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Mistress Bradstreet: The Untold Life of America's First Poet    by Charlotte Gordon order for
Mistress Bradstreet
by Charlotte Gordon
Order:  USA  Can
Little, Brown & Co., 2005 (2005)

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* *   Reviewed by Anise Hollingshead

Anne Bradstreet was the 'First American Poet', so-called, and as such is studied in literature courses. But it's only lately that she has come back into style and has gained recognition outside of the classroom. Charlotte Gordon, a poet and fellow at Boston University, became interested in Bradstreet when she moved to Ipswich, Massachusetts, for a teaching position - Bradstreet had lived there also at one time. This biography, Mistress Bradstreet, focuses on the poet in a more personal way than previous biographical publications.

Anne lived in a harsh and tough environment as a member of the Massachusetts Bay Colony, one of the first groups to settle in America. This colony was composed of mostly Puritan dissenters from England, of whom her father and husband were prominent members. Only eighteen when she arrived, Anne was dismayed at the environment and conditions in the colony. However, she made the best of it and worked hard at raising a large family, running her household well and efficiently, all while moving numerous times at the behest of her husband, who was constantly endeavoring to enlarge his holdings. At the same time, she became a published author, in a century which didn't really have female writers. Despite much criticism, censure, and patronizing views of her work, she was fairly popular and successful at the time.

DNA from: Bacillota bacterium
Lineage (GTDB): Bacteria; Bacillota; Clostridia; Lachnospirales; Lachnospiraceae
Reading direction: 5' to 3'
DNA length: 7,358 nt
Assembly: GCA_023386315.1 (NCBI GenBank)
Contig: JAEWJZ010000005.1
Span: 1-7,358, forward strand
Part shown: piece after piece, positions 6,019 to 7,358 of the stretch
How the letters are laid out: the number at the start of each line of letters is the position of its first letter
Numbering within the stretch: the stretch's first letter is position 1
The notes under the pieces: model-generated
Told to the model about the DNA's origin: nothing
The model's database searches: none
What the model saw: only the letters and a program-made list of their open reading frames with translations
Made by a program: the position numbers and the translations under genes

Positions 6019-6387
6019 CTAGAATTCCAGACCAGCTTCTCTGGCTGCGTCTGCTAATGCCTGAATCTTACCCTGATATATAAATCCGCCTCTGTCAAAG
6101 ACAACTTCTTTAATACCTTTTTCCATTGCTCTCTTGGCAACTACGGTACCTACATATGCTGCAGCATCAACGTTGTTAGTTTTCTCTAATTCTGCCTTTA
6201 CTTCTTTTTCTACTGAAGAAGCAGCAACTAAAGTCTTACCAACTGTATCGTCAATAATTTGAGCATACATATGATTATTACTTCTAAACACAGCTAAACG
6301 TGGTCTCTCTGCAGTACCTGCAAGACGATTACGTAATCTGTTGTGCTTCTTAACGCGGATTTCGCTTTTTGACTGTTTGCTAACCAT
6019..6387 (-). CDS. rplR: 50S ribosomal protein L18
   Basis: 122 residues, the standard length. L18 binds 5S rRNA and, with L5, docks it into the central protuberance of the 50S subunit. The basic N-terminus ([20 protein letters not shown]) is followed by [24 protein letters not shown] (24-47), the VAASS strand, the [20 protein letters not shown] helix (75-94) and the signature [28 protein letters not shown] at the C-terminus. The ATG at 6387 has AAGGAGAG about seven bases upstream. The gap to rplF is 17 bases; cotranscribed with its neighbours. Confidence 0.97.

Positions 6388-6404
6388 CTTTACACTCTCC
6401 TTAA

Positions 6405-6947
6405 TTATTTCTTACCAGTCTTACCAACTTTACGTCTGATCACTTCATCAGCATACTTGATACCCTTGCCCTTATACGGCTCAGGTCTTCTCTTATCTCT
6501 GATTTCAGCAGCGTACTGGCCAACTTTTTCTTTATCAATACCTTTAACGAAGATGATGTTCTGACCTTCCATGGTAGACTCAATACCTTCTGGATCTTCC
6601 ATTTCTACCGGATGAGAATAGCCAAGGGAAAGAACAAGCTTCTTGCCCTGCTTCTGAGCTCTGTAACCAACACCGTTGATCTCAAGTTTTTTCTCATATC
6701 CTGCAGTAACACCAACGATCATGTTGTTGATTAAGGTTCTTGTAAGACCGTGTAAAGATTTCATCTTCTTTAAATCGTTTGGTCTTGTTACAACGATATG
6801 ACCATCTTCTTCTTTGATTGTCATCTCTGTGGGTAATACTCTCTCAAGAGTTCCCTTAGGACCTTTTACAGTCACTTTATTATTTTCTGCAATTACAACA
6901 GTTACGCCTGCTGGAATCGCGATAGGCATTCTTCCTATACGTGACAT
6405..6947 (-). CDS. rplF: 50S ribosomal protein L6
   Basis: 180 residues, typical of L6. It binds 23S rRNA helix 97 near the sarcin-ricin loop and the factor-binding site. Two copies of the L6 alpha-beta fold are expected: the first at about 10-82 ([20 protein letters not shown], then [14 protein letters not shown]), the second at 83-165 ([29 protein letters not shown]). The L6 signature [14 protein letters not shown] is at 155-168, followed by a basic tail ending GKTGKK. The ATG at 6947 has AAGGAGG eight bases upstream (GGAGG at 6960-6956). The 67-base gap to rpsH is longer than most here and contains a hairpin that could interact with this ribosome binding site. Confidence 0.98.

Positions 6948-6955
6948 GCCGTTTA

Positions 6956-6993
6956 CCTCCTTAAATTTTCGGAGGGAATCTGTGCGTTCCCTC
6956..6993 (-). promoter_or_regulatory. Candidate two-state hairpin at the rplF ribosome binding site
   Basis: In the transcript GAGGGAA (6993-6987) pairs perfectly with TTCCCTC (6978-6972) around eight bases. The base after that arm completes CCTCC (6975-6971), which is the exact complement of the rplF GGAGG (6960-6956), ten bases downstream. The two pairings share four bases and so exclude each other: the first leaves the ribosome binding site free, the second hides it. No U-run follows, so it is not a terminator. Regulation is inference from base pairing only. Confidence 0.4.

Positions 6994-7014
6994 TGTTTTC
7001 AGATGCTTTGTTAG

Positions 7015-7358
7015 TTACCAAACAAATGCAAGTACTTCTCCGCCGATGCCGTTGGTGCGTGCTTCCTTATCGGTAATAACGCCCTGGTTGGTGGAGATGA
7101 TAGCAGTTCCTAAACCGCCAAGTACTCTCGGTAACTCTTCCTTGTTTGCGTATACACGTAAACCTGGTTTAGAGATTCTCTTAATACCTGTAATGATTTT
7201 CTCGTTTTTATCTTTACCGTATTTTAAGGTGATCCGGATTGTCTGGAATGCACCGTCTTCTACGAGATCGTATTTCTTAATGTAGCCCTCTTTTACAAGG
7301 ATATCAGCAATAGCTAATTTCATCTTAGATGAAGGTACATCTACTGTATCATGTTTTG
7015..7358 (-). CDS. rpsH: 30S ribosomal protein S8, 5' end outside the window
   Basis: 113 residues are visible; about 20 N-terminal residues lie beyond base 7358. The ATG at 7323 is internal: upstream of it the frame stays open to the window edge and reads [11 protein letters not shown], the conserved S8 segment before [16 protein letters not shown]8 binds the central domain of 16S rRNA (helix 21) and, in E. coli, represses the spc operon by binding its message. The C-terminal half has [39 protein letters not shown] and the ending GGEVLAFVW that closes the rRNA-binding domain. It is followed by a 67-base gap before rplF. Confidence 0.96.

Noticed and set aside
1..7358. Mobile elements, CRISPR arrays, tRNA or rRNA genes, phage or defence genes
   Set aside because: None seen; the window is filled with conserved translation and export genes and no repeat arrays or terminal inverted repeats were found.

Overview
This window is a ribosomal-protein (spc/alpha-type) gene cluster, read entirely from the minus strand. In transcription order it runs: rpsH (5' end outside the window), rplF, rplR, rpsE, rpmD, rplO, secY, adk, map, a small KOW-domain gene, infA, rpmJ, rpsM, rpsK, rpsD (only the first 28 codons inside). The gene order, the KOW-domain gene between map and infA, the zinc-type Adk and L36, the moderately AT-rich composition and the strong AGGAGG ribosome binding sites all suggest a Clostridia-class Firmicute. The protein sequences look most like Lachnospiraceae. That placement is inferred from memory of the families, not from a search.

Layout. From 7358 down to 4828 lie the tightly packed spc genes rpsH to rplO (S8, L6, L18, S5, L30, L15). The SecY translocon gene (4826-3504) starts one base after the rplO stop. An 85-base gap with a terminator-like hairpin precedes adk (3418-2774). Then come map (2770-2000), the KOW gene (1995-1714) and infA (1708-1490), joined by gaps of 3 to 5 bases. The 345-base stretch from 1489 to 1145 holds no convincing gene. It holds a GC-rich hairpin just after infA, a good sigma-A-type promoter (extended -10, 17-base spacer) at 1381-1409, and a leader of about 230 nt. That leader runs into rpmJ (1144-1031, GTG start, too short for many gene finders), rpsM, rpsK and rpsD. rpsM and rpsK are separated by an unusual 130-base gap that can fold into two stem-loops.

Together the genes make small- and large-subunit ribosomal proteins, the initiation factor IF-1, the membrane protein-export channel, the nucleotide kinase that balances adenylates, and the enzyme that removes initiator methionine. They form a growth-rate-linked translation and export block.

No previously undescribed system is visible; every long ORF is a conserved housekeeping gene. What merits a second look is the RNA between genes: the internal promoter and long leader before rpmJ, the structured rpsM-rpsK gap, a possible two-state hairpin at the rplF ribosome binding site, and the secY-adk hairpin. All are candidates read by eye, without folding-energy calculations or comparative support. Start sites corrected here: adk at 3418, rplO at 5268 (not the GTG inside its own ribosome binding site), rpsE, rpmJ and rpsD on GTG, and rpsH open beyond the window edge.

Gordon uses an almost novelistic approach to describe Anne Bradstreet's life, in that she often writes about what Anne thought or felt. Though some of this is drawn from Anne's own writings (and is cited), some seems to be conjecture. The beginning of the book approaches the subject in a romantic manner, but it later takes on a less sentimental tone. Throughout, however, a feminist tone is apparent, which is a natural interpretation to take considering Anne's position and her refusal to stay in male shadows. She often expressed her frustration with the patronizing view the male world took of her work, but in a humorous, tongue-in-cheek manner through her writings. However, she was a strong Christian woman of her time, who had no desire to take a man's place. As expressed in her writings, she loved her children and husband, and enjoyed her homes and the things in them. She just wanted a place of her own, and honest recognition for herself as a person.

I enjoyed reading about Anne Bradstreet, and learned much about her that was new to me. Though the style of the biography was a little too informal for my taste at times (I'm not fond of ascribing motives or thoughts to a person, when there is little to base them on), there was also good documentation for much of the contents, and the sources (listed at the back) are clear and easy to understand. I recommend Mistress Bradstreet as a good introduction to Anne Bradstreet, and in a broader sense, to the Puritans of the Massachusetts Bay Colony.

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